Dementia and planning for the future

Beautiful forget me nots

The NHS reports that there are more than 850,000 people in the UK who live with Dementia. This equates to one in 14 over the age of 65, and 1 in 6 people over the age of 80.  The Alzheimer’s Society also estimates that there are at least 42,000 younger people also living with Dementia. 

This is a very real disease that more and more of us are needing to come to terms with, either for ourselves or for someone we know and love.

As an organisation, we have committed to learning more about Dementia and its effects on both those living with it, but also for their loved ones.

We are having more and more clients approaching us asking for advice on our services in light of Dementia.  It is a pleasure for us to help and provide a suitable service; be that with Will writing or Lasting Powers of Attorney at a time that can be very hard for all involved.

If you or anyone you love is affected by Dementia – you may be simply worried about it for the future, have suspicions of it, or have even just been diagnosed – our advice is to act quickly to ensure that everything that can be done to protect you and ensure your wishes are carried out is done so. 

What does this mean, what can I do?

At its simplest, we initially recommend two things:

Ensure that a valid and robust Will is in place.  If you don’t have a Will in place, you really should in order to avoid being declared intestate, if you do have Will, we will happily review it for free and ensure that it still matches your requirements.

Set up and register Lasting Powers of Attorney (LPA) a legal document that allows individuals to give people they trust the authority to manage their affairs if they lack capacity to make certain decisions for themselves in the future.

Can someone with or suspected of having Dementia set these up? In short, it depends on the individual – the thing we are sure on is that it is really important to act quickly to ensure that Mental Capacity is still ok.

Mental Capacity is defined as:

“.. being able to make and communicate your own decisions.”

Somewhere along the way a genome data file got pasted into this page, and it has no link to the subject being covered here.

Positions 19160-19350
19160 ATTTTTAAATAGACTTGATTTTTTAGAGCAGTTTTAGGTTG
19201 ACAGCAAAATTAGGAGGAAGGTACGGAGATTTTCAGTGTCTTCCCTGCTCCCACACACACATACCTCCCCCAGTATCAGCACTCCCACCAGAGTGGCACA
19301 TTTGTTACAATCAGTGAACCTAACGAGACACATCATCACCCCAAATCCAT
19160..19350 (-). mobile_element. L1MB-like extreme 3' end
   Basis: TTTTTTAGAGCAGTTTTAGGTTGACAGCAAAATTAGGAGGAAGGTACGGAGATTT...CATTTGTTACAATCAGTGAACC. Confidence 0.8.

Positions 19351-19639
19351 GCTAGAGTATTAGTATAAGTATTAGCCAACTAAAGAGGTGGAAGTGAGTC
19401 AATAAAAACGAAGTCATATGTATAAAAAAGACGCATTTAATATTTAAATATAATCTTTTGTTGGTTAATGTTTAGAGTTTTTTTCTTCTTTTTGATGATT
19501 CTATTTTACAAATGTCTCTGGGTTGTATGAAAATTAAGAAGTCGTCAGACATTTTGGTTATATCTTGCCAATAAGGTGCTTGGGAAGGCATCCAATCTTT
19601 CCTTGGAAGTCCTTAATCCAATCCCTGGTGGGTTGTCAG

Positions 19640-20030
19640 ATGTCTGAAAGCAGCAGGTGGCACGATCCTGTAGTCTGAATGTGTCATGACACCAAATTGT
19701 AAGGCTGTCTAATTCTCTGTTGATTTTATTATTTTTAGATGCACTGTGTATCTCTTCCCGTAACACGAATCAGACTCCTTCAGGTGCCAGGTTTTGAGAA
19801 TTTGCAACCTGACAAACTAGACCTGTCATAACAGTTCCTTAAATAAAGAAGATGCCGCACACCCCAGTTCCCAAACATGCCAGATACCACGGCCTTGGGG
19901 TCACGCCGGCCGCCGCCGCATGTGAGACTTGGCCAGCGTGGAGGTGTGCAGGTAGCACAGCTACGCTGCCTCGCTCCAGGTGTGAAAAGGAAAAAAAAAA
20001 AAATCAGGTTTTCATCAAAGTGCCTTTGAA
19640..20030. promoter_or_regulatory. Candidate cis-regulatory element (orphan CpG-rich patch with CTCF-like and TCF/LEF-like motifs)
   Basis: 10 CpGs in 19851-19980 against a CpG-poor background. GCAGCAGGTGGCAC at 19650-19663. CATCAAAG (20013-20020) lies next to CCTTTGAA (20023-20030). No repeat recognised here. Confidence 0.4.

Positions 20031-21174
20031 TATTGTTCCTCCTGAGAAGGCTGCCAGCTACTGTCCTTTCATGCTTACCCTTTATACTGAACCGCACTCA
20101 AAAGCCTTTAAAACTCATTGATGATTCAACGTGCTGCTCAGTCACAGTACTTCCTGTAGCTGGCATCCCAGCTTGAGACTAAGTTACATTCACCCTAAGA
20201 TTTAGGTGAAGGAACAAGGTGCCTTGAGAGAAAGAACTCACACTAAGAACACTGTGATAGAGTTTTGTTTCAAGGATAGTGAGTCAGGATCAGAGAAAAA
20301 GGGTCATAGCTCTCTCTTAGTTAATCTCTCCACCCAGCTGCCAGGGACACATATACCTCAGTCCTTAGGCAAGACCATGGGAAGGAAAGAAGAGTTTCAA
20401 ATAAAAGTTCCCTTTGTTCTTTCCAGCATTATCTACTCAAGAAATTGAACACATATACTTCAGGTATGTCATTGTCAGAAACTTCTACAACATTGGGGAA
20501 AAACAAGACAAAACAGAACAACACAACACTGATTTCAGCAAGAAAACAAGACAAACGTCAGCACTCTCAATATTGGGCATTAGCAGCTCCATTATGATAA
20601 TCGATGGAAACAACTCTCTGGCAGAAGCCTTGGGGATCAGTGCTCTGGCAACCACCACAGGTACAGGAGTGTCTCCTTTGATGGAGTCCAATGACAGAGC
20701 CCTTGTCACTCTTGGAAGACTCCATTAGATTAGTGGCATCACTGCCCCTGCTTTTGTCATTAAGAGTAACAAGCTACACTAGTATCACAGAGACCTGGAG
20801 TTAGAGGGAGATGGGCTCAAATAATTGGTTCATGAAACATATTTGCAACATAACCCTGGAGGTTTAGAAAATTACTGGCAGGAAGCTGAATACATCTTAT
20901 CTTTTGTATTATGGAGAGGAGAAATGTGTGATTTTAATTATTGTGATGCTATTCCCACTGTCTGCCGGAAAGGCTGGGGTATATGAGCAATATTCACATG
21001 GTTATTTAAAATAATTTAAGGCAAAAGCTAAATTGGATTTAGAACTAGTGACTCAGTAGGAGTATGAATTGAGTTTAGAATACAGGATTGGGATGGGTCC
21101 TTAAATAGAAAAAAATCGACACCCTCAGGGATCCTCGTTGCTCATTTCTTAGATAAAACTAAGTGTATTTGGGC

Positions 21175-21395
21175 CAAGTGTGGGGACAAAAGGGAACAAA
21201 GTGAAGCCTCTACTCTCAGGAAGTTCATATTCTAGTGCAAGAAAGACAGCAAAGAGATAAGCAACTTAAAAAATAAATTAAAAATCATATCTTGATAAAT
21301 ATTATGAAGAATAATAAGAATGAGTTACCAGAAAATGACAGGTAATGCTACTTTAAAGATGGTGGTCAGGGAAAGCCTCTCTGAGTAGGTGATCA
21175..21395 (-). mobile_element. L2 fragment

Someone may lack mental capacity if they can’t:

  • Understand information about a particular decision;
  • Remember that information long enough to make the decision;
  • Weigh up the information to make the decision; or
  • Communicate their decision.

You can read more on this here from the Mental Health Foundation

We will work with you to ensure that your planning in this area is completed as promptly, efficiently and in a manner that is as understandable as possible.

As set out in the Mental Capacity Act 2005 it is generally assumed that you have mental capacity unless you have had an assessment showing you don’t.

However, if there is any cause for concern, and to ensure the robustness of any of the services you engage us for, we will typically request that an assessment is carried out, ideally by your GP.   You can phone and request this from you Doctor, more information on the process from the NHS is here.

Why might we ask for an assessment?  In short, this protects you and will help to ensure that your wishes are carried out in full.  Unlikely as it may seem, there are many cases of Wills and other Estate Planning that have been contested down the line, with “dementia” being stated as the reason for contestation.   With an assessment properly carried out and recorded the likelihood of a successful contest is minimalised considerably.

Contact us today for a free and no obligation consultation. 

The priorities for anyone in this situation are your Will and LPA’s, however there are other considerations that you may look at to ensure the protection of your estate and legacy which we will happily take you through, these may be:

  • Protection of your assets and home from unnecessary long term care fees;
  • Protection from unnecessary Inheritance Tax; and
  • General protection for your loved ones to ensure that they benefit as much as possible from your legacy.

We are Dementia Friends, find out more about this brilliant initiative from the Alzheimer’s Society here.

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